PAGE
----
How Pop Culture Takes Over Our Brains
Remember Abed From Community? We’re All Turning Into Him
By Eman Ahmed
The biggest drag I faced as an undergrad was day-long sessions in the chemistry lab, carrying out tediously detailed experiments. We all tried to pass the time with bland conversation, but even that was a challenge. A bond with one classmate I frequently partnered with was dependent on the weekly drip-feed of new Gossip Girl episodes that we’d discuss. Its low ratings, especially in its final year, meant we were lucky to share the same interest.
Cut to recent times and the continuing evolution of social media, and it seems we’re all making a point of showing the rest of the world our interests. Since the pandemic, I’ve noticed this even more on the hell scape that is dating apps. Besides the usual declarations of love for Friends and The Office series, many profiles also make niche references to other forms of pop culture, like specific memes and old Vine videos.
It reminded me of the character Abed from NBC’s sitcom Community. Although socially challenged in many ways, he’s the avenue through which the series scatters pop culture references in every other scene in a way no other series could ever come close to, evidence of the writers’ deep knowledge of TV and film. I wondered if there was something more to this ‘Abedification’ of our minds, and reached out to Dr. Nicole Lannone, a psychology professor at Jacksonville University, who has studied the effects of pop culture, friendships, and para social relationships.
“We use pop culture to connect with others, probably more so now than pre-covid,” she said. It has affected her too in regards to the need to keep up with the latest happenings. “Yeah,” she laughed, “especially because I've developed this identity with people from grad school who know I do this research.”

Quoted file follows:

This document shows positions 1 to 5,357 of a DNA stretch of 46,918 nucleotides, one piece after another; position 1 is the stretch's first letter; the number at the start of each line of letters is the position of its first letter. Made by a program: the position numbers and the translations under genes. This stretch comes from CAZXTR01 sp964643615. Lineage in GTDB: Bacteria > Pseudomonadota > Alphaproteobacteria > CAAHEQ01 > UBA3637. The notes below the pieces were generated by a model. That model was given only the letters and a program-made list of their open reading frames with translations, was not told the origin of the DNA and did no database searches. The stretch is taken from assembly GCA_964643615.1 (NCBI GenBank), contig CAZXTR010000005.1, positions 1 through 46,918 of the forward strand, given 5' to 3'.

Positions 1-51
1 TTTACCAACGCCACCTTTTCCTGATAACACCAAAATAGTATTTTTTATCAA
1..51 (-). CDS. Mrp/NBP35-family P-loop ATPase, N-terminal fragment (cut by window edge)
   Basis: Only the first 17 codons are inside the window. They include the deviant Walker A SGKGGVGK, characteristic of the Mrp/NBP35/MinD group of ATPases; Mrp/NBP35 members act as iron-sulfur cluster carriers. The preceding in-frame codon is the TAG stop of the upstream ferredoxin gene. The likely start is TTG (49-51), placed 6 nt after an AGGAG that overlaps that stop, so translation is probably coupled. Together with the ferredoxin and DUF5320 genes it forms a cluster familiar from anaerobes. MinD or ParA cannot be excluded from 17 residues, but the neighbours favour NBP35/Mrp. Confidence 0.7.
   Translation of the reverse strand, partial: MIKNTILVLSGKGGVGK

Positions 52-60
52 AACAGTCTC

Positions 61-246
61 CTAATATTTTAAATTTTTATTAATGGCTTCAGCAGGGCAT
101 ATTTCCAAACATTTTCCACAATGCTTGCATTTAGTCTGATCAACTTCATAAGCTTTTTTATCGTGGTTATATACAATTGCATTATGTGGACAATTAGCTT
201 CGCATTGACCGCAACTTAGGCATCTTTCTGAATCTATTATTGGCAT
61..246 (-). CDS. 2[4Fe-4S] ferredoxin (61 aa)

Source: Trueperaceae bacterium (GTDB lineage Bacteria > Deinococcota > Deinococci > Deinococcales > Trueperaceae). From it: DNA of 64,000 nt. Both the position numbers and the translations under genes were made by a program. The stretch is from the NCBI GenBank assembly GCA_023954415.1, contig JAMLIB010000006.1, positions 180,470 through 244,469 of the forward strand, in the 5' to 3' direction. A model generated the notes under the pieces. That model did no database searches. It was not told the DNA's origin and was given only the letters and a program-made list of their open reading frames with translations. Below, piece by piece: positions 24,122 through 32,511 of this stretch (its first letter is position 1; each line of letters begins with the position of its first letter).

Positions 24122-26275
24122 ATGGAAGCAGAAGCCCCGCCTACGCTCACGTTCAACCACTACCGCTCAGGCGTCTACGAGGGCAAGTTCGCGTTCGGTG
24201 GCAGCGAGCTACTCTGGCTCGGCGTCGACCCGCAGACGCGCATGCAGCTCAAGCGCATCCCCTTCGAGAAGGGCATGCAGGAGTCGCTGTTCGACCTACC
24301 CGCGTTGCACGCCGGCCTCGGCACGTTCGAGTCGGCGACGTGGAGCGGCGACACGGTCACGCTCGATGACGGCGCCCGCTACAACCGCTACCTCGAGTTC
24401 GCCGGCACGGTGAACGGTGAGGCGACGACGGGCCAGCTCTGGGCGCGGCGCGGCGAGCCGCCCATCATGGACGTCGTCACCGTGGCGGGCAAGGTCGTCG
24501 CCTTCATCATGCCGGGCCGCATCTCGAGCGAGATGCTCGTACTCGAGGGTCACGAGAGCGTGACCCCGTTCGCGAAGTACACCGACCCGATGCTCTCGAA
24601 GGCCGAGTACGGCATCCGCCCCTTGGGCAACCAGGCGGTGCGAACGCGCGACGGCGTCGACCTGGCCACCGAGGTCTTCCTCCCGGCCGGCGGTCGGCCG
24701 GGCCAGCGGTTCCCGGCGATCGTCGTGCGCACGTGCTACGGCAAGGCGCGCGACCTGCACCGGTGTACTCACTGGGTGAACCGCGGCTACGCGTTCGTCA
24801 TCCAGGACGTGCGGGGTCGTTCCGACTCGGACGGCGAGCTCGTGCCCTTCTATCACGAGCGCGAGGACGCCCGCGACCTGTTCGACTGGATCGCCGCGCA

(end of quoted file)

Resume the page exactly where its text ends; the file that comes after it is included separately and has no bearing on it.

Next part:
However, it should be noted there’s nuance to this topic of being out of the loop on pop culture. “What we showed in these studies is that if we asked how important pop culture is to people as individuals, and even if they said they didn't think it was important to them, they still felt badly when they didn't recognise the pop culture elements we present them with,” she said. It seems those of us who brag about our ignorance of the latest trends can fall foul to these feelings of disconnection. “This idea is that, even if you don't view pop culture as important, you still feel badly when you don't recognize what others do. So it's a signal of your connection with others.”
Of course, there is a problem that can stem from deep, overly-zealous connections with celebrities and public figures when we consume pop culture, in the form of para social relationships. This happens when someone develops an illusion of friendship and intimacy with public strangers, which can include newscasters, musicians, actors, and many other professionals.
My interview with Dr. Lannone took place soon after Taylor Swift’s recent Nashville concert. As a relatively mild Swift fan, I was quite confused by the adulation from folks I follow on social media who were praising her courage for putting on a show during lightning storms and heavy rainfall. But I was ignorant of just how much more star power the musician currently has.
“I think she has catapulted quickly to a bigger level,” Dr. Lannone explained, particularly the way Swift selectively chooses what to reveal about her personal life to her fans. “Maybe it was [because] during covid she released these albums, and others weren’t. And she just found this connection with others and expanded her base even more.”
I wasn’t surprised by much of what I’d learnt from researching the effects and growing prevalence of pop culture. With the millennial (and younger) generation being perpetually stuck in low-wage jobs, corporate profits skyrocketing, housing and parenthood being out of sight, of course we’re going to spend our time indulging in pop culture and have it mean much more to us than previous generations. And with so much more cultural content out there, even minor musical and TV hits can be funded for another album or season with a small but dedicated audience. We just have to learn to add more context when referring to different parts of pop culture with others, I guess. Being too niche can leave some of us out of the loop.